In short, a secured card is the cheapest way to build credit if you currently have bad credit. Alternatively, you can look at a credit building account, but this is a loan you are paying yourself and will not help you get the money you are looking for today.
How do I get a credit limit increase?
This depends on the type of credit card you have. Different types of cards handle credit limit increases differently.
If you have an unsecured credit card, you can use one of several methods to request a credit limit increase. Many card issuers have a link on their website or mobile application that will help you answer a few questions and get an almost instant response to your query.
These questions typically concern your annual income and mortgage or rent payments. Essentially, the card issuer wants to determine how much of your income is currently flowing into accounts, also known as your debt-to-income ratio. If you are approved, the new credit limit will take effect immediately.
Most issuers also consider calling to increase the credit limit over the phone. To find the best phone number for your card issuer, look at the 800 or 888 number on the back of your card.
Capital One automatically maintains accounts and will review your account every six months to see if you qualify for a credit limit increase. If you qualify, you will automatically receive an increase in your credit limit.
Some secured credit cards also give you a higher credit limit when you add up your deposit. Some will consider increasing your line of credit without an additional deposit if you can demonstrate that you are using your account responsibly, e.g. B. Always pay on time and keep your balance low.
The key to a higher limit is timing the request correctly. Most credit cards only increase your credit limit every six months. If you have a new account or have received a higher credit limit within this time, you may receive a rejection.
You probably won’t succeed if you also have recent late payments or overdrafts. A credit limit increase is a reward for responsible financial behavior. Therefore, the publisher will not reward you if you have recently made mistakes.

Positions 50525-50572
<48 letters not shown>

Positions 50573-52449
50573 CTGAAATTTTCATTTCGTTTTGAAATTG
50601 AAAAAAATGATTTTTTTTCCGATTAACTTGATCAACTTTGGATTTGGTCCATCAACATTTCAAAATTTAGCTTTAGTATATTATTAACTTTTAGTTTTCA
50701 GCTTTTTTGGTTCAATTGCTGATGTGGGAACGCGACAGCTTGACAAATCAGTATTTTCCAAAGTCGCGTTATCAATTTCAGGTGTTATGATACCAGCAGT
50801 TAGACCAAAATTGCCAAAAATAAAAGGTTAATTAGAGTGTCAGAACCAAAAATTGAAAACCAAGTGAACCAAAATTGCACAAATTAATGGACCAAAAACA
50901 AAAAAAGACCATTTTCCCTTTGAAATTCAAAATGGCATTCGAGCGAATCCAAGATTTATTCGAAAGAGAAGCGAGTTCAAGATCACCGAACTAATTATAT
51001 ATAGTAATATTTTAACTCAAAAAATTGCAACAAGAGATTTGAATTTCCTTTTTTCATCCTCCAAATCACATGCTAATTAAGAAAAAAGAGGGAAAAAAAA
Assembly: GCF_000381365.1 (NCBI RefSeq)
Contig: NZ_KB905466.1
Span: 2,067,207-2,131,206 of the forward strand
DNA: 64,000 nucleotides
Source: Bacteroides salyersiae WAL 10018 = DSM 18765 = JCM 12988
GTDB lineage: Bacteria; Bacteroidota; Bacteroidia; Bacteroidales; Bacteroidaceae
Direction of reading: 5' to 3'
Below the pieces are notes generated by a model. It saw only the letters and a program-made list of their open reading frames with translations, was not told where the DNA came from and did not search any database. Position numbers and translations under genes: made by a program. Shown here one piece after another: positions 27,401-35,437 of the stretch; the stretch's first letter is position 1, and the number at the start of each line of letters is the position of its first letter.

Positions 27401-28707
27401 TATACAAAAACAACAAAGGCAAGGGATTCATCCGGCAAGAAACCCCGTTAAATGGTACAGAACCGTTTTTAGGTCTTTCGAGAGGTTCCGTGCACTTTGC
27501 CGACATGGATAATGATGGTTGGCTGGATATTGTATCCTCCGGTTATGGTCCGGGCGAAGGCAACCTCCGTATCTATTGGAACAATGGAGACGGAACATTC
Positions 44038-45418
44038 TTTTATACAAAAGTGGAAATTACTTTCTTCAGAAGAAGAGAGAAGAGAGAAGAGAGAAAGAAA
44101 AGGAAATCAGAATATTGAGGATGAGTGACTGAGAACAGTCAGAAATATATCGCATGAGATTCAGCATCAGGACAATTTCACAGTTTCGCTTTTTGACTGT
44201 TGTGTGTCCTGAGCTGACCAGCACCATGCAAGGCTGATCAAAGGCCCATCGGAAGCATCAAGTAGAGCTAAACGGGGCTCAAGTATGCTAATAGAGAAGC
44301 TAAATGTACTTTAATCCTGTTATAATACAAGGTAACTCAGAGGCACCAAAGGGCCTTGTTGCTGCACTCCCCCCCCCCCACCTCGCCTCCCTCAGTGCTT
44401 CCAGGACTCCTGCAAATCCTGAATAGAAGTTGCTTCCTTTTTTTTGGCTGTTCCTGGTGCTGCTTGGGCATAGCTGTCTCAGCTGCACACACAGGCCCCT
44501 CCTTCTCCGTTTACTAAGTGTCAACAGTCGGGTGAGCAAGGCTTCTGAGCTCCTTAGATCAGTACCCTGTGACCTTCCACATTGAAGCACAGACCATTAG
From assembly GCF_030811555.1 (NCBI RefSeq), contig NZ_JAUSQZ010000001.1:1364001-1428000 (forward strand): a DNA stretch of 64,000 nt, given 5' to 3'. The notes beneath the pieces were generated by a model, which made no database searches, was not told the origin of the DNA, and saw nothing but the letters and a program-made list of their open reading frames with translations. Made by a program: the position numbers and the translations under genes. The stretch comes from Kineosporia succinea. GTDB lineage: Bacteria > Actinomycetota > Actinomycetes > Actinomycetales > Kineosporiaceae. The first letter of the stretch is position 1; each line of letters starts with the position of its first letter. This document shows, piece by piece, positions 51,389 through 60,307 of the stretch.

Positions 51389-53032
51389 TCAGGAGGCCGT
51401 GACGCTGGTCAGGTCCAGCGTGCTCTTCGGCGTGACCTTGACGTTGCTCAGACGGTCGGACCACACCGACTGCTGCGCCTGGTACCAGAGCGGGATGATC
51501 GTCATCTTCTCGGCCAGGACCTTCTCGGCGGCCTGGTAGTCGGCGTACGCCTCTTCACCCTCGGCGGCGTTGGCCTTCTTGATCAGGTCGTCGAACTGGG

You may also want to apply for a higher credit limit if you get a raise at work. Since you are required to provide your annual income when you apply, a higher salary may qualify you for an expanded credit line.
You should also refrain from asking for a higher credit limit if you currently have a large balance on your card. A publisher will see this as a desperate attempt to add more points because you’ve exhausted your other options.
Increasing your credit limit not only gives you access to more available credit but also improves your credit utilization – which plays a key role in determining your overall credit score.
Credit Utilization Rate
You can calculate your credit usage by dividing your current credit card balance by the total available balance on the card. For example, a card with a limit of $1,000 and a balance of $250 has a usage rate of 25%.
The lower your credit utilization, the better your credit rating. Not using most of your available credit makes you look more responsible to lenders.
A general rule of thumb is that the lower your consumption, the better your credit score. Less than 10% utilization is very good and less than 5% is excellent.
Increasing the credit limit gives you access to more available credit. If you don’t charge new fees, your credit usage will improve immediately.